Durlauf, S. N. and Johnson, P. A. (1995) Multiple regimes and cross-country growth behaviour. Journal of Applied Econometrics 10 (4), 365384.CrossRefGoogle Scholar
Durlauf, S. N., Johnson, P. A., and Temple, J. R. (2005) Growth econometrics. Handbook of Economic Growth 1, 555677.CrossRefGoogle Scholar
Fritsche, U. and Kuzin, V. (2011) Analysing convergence in europe using the non-linear single factor model. Empirical Economics 41 (2), 343369.CrossRefGoogle Scholar
Galor, O. (1996) Convergence? Inferences from theoretical models. The Economic Journal, 106, 10561069.CrossRefGoogle Scholar
Galor, O. (2011) Unified Growth Theory. Princeton, NJ: Princeton University Press.Google Scholar
Galor, O. and Moav, O. (2002) Natural selection and the origin of economic growth. The Quarterly Journal of Economics 117 (4), 11331191.CrossRefGoogle Scholar
Galor, O. and Weil, D. N. (2000) Population, technology, and growth: From malthusian stagnation to the demographic transition and beyond. American Economic Review 90 (4), 806828.CrossRefGoogle Scholar
Hausmann, R., Pritchett, L., and Rodrik, D. (2005) Growth accelerations. Journal of Economic Growth 10 (4), 303329.CrossRefGoogle Scholar
Hobijn, B. and Franses, P. H. (2000) Asymptotically perfect and relative convergence of productivity. Journal of Applied Econometrics 15 (1), 5981.3.0.CO;2-1>CrossRefGoogle Scholar
Ikeno, H. (2014) Pairwise tests of convergence of japanese local price levels. International Review of Economics & Finance 31, 232248.CrossRefGoogle Scholar
Johnson, P. and Papageorgiou, C. (2017) What remains of cross-country convergence? Journal of Economic Literature (commissioned).Google Scholar
Kapetanios, G. (2003) Determining the Stationarity Properties of Individual Series in Panel Datasets. U of London Queen Mary Economics working paper 495.CrossRefGoogle Scholar
Ketteni, E., Mamuneas, T., and Stengos, T. (2011) The effect of information technology and human capital on economic growth. Macroeconomic Dynamics 15 (5), 595615.CrossRefGoogle Scholar
Kim, Y. S. and Rous, J. J. (2012) House price convergence: Evidence from us state and metropolitan area panels. Journal of Housing Economics 21 (2), 169186.CrossRefGoogle Scholar
Konc, J. and Janezic, D. (2007) An improved branch and bound algorithm for the maximum clique problem. Proteins 4, 5.Google Scholar
Özkan, H., Stengos, T., and Yazgan, M. E. (2018) Persistence in convergence and club formation. Bulletin of Economic Research, Scholar
Pesaran, H. M. (2007) A pair-wise approach to testing for output and growth convergence. Journal of Econometrics 138 (1), 312355.Google Scholar
Pesaran, M. and Timmermann, A. (1992) A simple nonparametric test of predictive performance. Journal of Business and Economic Statistics 10, 461465.Google Scholar
Phillips, P. C. and Sul, D. (2007) Transition modeling and econometric convergence tests. Econometrica 75 (6), 17711855.CrossRefGoogle Scholar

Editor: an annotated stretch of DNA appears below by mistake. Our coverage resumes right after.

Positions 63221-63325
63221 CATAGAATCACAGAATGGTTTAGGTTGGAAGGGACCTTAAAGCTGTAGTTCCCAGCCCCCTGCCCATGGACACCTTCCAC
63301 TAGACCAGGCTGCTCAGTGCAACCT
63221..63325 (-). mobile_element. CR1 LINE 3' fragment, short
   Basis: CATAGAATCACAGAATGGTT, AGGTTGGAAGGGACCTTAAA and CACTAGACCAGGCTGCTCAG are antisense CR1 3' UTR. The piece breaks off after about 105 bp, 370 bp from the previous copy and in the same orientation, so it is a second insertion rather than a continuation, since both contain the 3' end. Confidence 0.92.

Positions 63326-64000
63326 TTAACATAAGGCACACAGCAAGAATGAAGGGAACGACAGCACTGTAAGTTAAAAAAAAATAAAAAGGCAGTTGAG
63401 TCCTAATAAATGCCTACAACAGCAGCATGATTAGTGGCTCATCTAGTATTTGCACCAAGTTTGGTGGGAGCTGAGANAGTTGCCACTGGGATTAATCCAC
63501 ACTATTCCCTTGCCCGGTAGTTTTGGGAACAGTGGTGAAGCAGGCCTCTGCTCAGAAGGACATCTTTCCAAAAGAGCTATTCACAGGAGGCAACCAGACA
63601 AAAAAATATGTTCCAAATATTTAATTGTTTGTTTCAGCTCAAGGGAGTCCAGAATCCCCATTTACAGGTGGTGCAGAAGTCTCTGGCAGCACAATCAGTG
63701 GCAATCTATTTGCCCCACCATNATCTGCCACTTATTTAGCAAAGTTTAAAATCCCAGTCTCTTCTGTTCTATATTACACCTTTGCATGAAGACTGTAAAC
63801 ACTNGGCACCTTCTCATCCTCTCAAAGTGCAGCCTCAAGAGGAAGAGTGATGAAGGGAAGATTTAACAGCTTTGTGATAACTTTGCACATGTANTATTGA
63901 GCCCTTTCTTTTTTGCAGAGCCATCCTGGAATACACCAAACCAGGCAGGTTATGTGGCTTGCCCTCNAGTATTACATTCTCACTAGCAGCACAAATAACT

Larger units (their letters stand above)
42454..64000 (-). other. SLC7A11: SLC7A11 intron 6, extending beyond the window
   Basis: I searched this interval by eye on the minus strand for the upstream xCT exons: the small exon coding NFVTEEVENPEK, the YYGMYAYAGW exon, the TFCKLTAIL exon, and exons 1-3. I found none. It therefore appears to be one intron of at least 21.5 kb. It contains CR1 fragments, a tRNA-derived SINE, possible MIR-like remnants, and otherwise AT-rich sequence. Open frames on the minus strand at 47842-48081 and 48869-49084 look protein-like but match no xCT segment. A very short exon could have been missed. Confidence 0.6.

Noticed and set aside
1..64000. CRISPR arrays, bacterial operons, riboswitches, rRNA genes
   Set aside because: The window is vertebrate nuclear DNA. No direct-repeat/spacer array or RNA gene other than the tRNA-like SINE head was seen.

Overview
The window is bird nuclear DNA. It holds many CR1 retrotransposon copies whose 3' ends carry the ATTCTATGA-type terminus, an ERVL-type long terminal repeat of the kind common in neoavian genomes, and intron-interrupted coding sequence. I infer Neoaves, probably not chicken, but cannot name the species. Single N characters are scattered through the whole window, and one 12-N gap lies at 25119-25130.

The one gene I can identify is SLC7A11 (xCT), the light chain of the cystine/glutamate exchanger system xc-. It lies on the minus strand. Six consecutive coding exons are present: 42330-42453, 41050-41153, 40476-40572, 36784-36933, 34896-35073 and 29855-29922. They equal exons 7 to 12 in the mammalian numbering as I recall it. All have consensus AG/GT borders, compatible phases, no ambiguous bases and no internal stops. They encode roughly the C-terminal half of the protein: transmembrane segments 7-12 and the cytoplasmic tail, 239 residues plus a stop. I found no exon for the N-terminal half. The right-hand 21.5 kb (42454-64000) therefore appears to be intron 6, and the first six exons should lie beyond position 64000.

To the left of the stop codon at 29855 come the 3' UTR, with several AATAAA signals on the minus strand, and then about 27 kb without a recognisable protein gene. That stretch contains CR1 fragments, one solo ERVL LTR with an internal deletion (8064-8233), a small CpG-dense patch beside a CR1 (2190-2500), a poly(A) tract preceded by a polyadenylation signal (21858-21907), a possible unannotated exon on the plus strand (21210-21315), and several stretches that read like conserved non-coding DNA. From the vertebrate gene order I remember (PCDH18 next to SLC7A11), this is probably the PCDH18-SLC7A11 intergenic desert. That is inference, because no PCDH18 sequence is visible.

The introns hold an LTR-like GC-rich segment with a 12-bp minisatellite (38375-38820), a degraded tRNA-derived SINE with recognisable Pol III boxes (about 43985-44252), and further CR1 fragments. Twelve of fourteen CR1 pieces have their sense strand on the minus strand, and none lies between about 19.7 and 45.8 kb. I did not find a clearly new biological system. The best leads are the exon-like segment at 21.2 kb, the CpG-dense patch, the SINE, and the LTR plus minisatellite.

Quah, D. T. (1996) Empirics for economic growth and convergence. European Economic Review 40 (6), 13531375.CrossRefGoogle Scholar
Stengos, T. and Yazgan, M. E. (2014) Persistence in convergence. Macroeconomic Dynamics 18 (4), 753782.CrossRefGoogle Scholar
Yilmazkuday, H. (2013) Inflation targeting, flexible exchange rates and inflation convergence. Applied Economics 45 (5), 593603.CrossRefGoogle Scholar
Cited by

Send article to Kindle

To send this article to your Kindle, first ensure is added to your Approved Personal Document E-mail List under your Personal Document Settings on the Manage Your Content and Devices page of your Amazon account. Then enter the ‘name’ part of your Kindle email address below. Find out more about sending to your Kindle. Find out more about sending to your Kindle.

Note you can select to send to either the or variations. ‘’ emails are free but can only be sent to your device when it is connected to wi-fi. ‘’ emails can be delivered even when you are not connected to wi-fi, but note that service fees apply.

Find out more about the Kindle Personal Document Service.

Available formats

Send article to Dropbox

To send this article to your Dropbox account, please select one or more formats and confirm that you agree to abide by our usage policies. If this is the first time you use this feature, you will be asked to authorise Cambridge Core to connect with your <service> account. Find out more about sending content to Dropbox.

Available formats

Send article to Google Drive

To send this article to your Google Drive account, please select one or more formats and confirm that you agree to abide by our usage policies. If this is the first time you use this feature, you will be asked to authorise Cambridge Core to connect with your <service> account. Find out more about sending content to Google Drive.

Available formats

Reply to: Submit a response

Please enter your response.

Your details

Please enter a valid email address.

Conflicting interests

Do you have any conflicting interests? *